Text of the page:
The surest and fastest way out of the Covid-19 pandemic that has plagued our country and the world for the past year is to get as many people vaccinated as soon as possible. Yet in some communities there is hesitancy about the vaccines.
Though ample evidence exists that the vaccines are safe and highly effective, the ill treatment in this country of people of African origins has led to widespread mistrust of any large governmental medical intervention. That mistrust is understandable, and must be surmounted if we are to emerge from pandemic restrictions.
In an effort to overcome doubts, the African Leadership Group earlier held a two-hour Covid-19 virtual forum, featuring several medical experts, as well as Denver Mayor Michael B. Hancock. As an added bonus, Senegalese recording star Carlou D. performed, live from Senegal, a pro-vaccination song he wrote specially for the event.
The event was cosponsored by the City and County of Denver, the Colorado Department of Public Health and Environment, the Colorado Black Health Collaborative, and Stride Community Health Center.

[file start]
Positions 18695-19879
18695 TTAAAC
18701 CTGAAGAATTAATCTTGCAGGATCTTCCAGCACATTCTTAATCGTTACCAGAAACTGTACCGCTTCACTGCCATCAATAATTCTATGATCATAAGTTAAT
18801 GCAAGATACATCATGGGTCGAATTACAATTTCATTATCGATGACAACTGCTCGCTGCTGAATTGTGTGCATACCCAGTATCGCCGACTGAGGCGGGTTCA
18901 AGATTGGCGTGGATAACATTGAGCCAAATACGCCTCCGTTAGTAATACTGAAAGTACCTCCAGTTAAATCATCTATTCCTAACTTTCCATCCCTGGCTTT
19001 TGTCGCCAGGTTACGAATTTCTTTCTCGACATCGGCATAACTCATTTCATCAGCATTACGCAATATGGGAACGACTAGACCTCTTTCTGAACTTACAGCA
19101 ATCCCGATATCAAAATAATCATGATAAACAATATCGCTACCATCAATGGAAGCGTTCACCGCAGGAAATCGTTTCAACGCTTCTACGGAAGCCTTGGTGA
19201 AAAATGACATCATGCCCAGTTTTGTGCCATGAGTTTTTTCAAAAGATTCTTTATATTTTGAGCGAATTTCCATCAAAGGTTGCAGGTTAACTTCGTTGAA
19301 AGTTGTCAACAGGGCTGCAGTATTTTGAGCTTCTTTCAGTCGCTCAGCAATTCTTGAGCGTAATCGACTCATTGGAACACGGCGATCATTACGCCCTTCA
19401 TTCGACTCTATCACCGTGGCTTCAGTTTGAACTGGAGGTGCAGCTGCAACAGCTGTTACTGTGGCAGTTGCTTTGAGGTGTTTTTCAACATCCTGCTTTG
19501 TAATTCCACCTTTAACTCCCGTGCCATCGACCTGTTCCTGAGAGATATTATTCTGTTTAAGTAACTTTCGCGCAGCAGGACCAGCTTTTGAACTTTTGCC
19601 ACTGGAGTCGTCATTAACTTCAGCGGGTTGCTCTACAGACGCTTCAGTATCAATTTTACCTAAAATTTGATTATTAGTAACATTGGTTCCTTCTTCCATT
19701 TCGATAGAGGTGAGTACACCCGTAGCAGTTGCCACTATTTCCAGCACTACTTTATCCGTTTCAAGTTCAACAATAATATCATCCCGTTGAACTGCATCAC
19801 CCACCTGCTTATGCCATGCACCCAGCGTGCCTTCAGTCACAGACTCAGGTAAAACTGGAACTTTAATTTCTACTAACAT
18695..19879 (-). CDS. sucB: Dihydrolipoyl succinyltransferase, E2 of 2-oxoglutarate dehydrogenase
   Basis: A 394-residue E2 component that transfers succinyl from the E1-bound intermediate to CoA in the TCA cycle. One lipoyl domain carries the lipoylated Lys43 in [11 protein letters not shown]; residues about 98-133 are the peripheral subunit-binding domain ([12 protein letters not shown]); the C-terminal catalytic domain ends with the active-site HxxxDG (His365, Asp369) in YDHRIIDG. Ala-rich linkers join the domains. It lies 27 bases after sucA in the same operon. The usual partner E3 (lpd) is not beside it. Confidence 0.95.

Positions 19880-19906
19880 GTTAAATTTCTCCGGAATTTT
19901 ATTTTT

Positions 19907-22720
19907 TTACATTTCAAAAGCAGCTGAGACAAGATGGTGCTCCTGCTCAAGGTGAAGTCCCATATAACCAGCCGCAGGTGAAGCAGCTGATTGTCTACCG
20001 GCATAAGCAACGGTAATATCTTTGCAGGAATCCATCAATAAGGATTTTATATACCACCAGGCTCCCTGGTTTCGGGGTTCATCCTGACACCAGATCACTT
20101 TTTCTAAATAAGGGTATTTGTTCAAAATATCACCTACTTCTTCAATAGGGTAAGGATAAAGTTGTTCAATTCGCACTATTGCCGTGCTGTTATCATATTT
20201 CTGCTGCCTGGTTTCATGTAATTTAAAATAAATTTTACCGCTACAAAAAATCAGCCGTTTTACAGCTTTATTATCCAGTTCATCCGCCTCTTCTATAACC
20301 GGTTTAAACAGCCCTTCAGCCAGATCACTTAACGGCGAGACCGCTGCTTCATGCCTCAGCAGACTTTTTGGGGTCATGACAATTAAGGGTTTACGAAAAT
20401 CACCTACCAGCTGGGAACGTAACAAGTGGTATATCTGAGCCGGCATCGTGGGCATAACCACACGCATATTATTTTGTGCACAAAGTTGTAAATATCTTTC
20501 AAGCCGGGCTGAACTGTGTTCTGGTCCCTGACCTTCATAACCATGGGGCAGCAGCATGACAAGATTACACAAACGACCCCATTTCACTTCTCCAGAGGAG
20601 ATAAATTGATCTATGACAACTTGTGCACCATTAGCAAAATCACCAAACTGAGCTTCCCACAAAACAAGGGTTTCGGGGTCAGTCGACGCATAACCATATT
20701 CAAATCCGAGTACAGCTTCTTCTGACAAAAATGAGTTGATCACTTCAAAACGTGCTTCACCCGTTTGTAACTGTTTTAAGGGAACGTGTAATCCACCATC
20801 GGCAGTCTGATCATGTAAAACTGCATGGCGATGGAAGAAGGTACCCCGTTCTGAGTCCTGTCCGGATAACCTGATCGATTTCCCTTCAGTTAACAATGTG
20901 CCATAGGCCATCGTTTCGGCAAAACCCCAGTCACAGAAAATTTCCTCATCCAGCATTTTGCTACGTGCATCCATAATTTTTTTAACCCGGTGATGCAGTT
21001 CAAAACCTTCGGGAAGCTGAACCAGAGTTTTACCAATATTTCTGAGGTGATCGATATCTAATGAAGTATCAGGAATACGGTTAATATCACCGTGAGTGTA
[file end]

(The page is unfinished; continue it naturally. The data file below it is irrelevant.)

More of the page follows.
As a follow-up to this event, ALG and CDPHE are hosting a large-scale Covid-19 vaccine clinic on Saturday, April 17 at ALG’s offices, 10700 E. Evans Avenue in Aurora, from 10 a.m. to 6 p.m. Please make an appointment in advance here.
Mayor Hancock set the tone for the forum at the outset, making it clear that he empathized with people who felt hesitant about the vaccines.
“We’ve got to be real about our history and why we distrust the medical system the way we do,” Hancock said. “We know that we have been used as guinea pigs, and it has left us scarred, through generations…And so, we have got to work through those fears, acknowledge them and be real about them.”
Having said that, however, Hancock stressed that vaccines are safe and not experimental. “Nothing was more important to me than making sure my 81-year-old mother got vaccinated as soon as she could.,” he said. “She got it and she is fine. I would never subject her to something I was fearful of. I knew it was important for her to get vaccinated.”
Following Hancock, several medical professionals explained how the vaccines were developed and distributed, why people should feel confident that they are safe, and what mild symptoms they might experience in the hours after vaccination.
“We are having some equity issues when it comes to the vaccine,” said Dr. Terri Richardson, an interest at kaiser Permanente Colorado. “The white population has gotten to the front of the line.” That’s why vaccine clinics like the one ALG will offer later this month are so important, she said. “When you have the opportunity, make sure to go in and get vaccinated.”
You can watch the full video of the ALG/CDPHE forum below.